To me, cLOUDDEAD is to hip-hop what a prose poem is to more formal poetry. It expresses a poetic intent without traditional poetic form.
I would add other elements to it, because we’re all traditional rule-breakers and fuckheads. We’re all bad-asses in our heart of hearts, and have ultimate respect for rap. We also do a lot of bastardization.
Do you think of what you do as deconstructing hip-hop?
Yeah, it’s a palette. When I’m laying down a verse, I’ll pull something out of hip-hop that makes me laugh, like I’ll do a total RBX thing or something. Or if I want to be hard, I’ll pull some Kool G Rap thing. The same goes for the drums and music. It’s just one of the aesthetics that we know like the backs of our hands. I’ve always been amazed, ever since I was doing underground hip-hop, how all the other people with some basic exceptions like El-P or Lyrics Born how all these other underground hip-hop guys of my era seem to use Guru lines that have already been said, and all this rehashing. We’re more into recycling. It’s not very comfortable to want to go somewhere with your favorite art form, and to find out that you’re already outside the legal limits, and that anything you do isn’t going to be counted in a court of law.
It’s always going to upset some people when you take something familiar and render it strange. Not doing something entirely different, but taking the core elements and rearranging them in a way that’s disorienting and alludes to how formulaic it is.
Which makes people who are close to us, but who aren’t in our camp and don’t have such a lawlessness to their aesthetic, get self-conscious, because it makes them feel formulaic. There are other interesting things, like how all the guys I started rapping with are veterans now, in rap, and I’m still avant-garde, like I’m still a 15-year-old. It’s kind of a curse, that I’ve stayed young in this weird way.
Are you even concerned with reaching traditional hip-hop fans at this point?
No, I think that the concern is only with the impetus for people like us. When things are pop, or they’re hot, you can really have the luck to have the world turn toward you. And that would be very fortunate for us. Yoni’s really good at dealing with the needs of the world. I was never good at it when I started making music, and it became the one thing that I couldn’t fucking get, how the world reacts to things. I still have no gauge for it.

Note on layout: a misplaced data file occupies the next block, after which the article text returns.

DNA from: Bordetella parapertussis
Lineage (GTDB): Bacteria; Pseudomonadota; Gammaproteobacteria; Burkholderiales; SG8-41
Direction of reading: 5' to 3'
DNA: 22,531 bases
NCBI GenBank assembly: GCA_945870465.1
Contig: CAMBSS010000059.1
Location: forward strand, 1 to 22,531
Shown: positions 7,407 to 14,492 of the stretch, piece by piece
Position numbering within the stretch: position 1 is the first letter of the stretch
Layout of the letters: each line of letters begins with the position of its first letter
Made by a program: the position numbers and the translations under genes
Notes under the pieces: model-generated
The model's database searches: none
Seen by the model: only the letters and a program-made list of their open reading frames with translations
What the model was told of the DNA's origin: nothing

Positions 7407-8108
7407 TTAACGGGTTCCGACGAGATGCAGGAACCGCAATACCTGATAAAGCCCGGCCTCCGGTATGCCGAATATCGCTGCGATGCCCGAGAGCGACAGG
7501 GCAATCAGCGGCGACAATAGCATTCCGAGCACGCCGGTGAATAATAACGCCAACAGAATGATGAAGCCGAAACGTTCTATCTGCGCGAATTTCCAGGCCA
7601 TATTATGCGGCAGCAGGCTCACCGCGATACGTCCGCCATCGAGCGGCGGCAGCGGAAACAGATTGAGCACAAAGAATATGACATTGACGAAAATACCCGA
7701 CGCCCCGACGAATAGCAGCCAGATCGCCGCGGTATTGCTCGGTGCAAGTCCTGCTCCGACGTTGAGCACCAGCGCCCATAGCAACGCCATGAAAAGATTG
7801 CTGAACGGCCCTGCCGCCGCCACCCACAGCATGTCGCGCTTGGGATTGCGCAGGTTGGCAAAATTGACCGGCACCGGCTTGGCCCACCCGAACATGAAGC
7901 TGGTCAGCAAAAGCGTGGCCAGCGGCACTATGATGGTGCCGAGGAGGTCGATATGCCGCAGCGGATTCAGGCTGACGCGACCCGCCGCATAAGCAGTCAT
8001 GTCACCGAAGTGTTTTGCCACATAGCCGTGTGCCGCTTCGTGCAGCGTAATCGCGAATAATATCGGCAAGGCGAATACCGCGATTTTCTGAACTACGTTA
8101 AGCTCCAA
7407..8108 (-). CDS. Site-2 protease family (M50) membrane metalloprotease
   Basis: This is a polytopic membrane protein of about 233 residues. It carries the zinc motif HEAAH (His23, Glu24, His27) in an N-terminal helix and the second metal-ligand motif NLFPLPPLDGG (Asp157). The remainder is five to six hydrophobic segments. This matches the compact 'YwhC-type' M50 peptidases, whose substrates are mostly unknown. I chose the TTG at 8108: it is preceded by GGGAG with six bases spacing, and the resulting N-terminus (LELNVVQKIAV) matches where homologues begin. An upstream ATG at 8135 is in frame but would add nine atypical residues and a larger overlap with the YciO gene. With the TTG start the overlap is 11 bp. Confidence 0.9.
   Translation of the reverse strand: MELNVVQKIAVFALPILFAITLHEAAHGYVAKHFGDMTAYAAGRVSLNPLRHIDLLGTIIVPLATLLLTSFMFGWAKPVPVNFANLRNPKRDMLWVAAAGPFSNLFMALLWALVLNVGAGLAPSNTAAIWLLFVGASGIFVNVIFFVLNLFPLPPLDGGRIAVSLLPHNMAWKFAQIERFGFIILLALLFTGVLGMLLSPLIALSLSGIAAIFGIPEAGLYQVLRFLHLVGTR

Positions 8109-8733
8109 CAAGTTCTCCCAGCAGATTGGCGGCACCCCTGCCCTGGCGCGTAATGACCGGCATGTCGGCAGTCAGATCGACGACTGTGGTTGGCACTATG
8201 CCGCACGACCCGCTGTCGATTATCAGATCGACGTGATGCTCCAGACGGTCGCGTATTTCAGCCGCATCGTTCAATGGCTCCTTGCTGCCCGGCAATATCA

I think we all worry about it more as we get older. When you’re young, you feel the need to fly in the face of the world, but as you get older you feel more pressure for worldly acceptance to validate your existence.
And after you get the trophy in the mail, it really doesn’t change a thing. But you can’t resist it; it’s a gravity. In the world of schooling, you’re herded and have your clique and feel like your approved of by the world, simply because you’re approved of by this group. With us, we’re all such self-conscious and weird we give each other a serious trust-ability in our lives because we’ve chosen to be together, but we can’t really give each other that, “Oh, no, the world likes you! You’re doing exactly what you need to be doing!” Yoni and I talk about this quite a bit, and it’s not a high point in our character as musicians, but we make very selfish music. We do it constantly for ourselves; we make changes to it so we will be happier with it.
You can’t make art for other people or you’ll be making bad art. Art doesn’t care who likes it. It has to be rooted in specific personal expression, rather than public approval, or it’s going to be worthless.
And cLOUDDEAD, those motherfuckers, man; they have something that I don’t, and I have something that they don’t. They know when something is right with their aesthetic; they were born with the eye. I’m a bit less trained, more spastic. So the three of us really offered each other quite a bit. They were something else, those guys; they knew exactly what they’re going for. It’s really seldom that you come across someone who’s totally grounded in where they’re coming from. They may be a total space cadet in the modern world, but when you look at them in their space, you’re like “Damn.”
cLOUDDEAD’s song “Son of a Gun” has a list of famous dead people and includes a line about how George W. Bush “might just jump the gun.” Was there any debate about including this line, any concern that Rumsfeld might show up and take you to Camp X-Ray?
You want a better story? For 20 days, we were going to call this record Eminem. This was our last record, and I was all like, “Fuck it, man, let’s do that shit, it would be intense! Just think about what that speaks to, even if it is a mistake and thousands of people buy it incorrectly!” And they were like, “They’ll sue us!” And I was like, “No, just turn the E around the other way.”